The Year Was 1938 – May 25th

Boris Morros in 1938
  • Boris Morros, musical director at Paramount has been made an officer of the French Legion in recognition of his work in behalf of the music of France. [This item bears more scrutiny. I have run across his name repeatedly in my research into this era. I was aware of his position at Paramount (he hired composers and conductors on a film by film basis). And Paramount was not his only master – for he played the same role for Walter Wanger films – ‘Blockade’ for this year, and ‘Stagecoach’ for 1939. He must have had a special agreement with Paramount. And the mention of the French honor seems strange, as he was Russian, and as of 1934 had been enlisted as a Soviet spy, and was actively in contact with a handler from 1936 on – until 1947 when he became a counterspy for the FBI. A movie based on him was made in 1960 ‘Man on a String’].
  • The Senate of the US passes an anti-block booking bill that will change the way film companies do business, if it also passes the House. Though the latter is not likely for the moment, with the remake of Congress after the elections, things could change.
  • (This led in 1940, to the gov’t opening up an investigation into the practice, which eventually led to legislation against block booking and studios owning theaters).
  • Selznick is pairing Carole Lombard with Jimmy Stewart for “Made for Each Other.”
  • Joe Penner, vaudeville and radio comedian has been signed to headline on an RKO film scheduled for the fall football season. “Mr Doodle Kicks Off” will include Lucille Ball as his college sweetheart. Production to commence in June. [Lucille Ball must have had something else to do, because June Travis took the female lead in this opus. Penner has one film for 1939 – ‘The Day the Bookies Wept’].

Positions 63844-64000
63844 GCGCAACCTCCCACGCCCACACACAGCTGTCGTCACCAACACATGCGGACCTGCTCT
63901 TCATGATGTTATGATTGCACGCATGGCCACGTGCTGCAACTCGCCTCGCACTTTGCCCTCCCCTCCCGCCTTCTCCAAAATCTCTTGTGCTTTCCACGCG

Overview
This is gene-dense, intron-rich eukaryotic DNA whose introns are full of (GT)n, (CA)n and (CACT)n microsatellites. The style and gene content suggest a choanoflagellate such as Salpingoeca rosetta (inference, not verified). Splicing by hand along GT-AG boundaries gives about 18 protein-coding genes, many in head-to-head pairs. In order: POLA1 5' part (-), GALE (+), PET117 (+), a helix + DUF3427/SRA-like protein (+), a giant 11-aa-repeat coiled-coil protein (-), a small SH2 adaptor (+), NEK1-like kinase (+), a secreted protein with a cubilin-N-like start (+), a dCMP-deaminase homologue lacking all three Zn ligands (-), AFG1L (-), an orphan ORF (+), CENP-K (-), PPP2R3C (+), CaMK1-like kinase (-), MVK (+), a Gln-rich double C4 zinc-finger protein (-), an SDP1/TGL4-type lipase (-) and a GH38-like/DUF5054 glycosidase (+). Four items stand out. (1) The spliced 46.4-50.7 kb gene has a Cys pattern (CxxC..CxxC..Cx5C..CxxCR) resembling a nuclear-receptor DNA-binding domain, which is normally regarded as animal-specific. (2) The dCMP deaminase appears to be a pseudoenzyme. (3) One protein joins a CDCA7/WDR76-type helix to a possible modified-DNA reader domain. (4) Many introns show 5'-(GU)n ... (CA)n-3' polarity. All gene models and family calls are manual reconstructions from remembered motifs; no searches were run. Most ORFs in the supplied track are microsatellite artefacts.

• Yip Harburg and Harold Arlen have finished the first song for ‘The Wizard of Oz’ – The Jitterbug, Judy Garland will sing the tune. [The number was filmed, but left off of the final version, the running time being the main consideration].
  • Going before the cameras today at Paramount – ‘Bulldog Drummond in Africa.’ John Barrymore was to have played one of the roles, but was replaced by H B Warner. Barrymore was tied up in ‘Spawn of the North,’ and was slated for the upcoming ‘Zaza.’
  • Harold Lloyd putting on a private exhibition of his water colors. [The film comedian had only the one film this year – ‘Professor Beware,’ and nothing for 1939. In fact nothing at all until 1947].
  • Clark Gable’s stand-in Lew Smith given his first speaking role by Metro. [For this speaking role I could not locate what film it was for at MGM, but he is listed as Gable’s stunt double for Gone with the Wind].
  • Henry Fonda presented with birthday pipes by James Stewart and Chico Marx. (See May 19th, for mention about his May 16th birthday).

ON THE MOVE

  • George Stevens back from a hunting tour in New Mexico. [On a prior date I knew he was looking in Mexico for location to shoot ‘Gunga Din.’ Perhaps he was mixing pleasure with business].
  • James Cagney due back from Martha’s Vineyard in June for work at WB in ‘Angels with Dirty Faces.’

ITEMS OF INTEREST

  • Early silent film star Maurice Costello has sued for maintenance from his daughter, Dolores Costello, a later silent film star, (and was probably a bigger name than his, having the sobriquet “The Goddess of the Silent Screen,” and having been the wife at one time to John Barrymore). She had been paying him $200 per month for ten years, but since she had been paying the medical bills for her ailing sister for almost two years, she could no longer afford to carry him at that rate.
  • Bibles have been placed in dressing rooms at all major studios by the Gideons.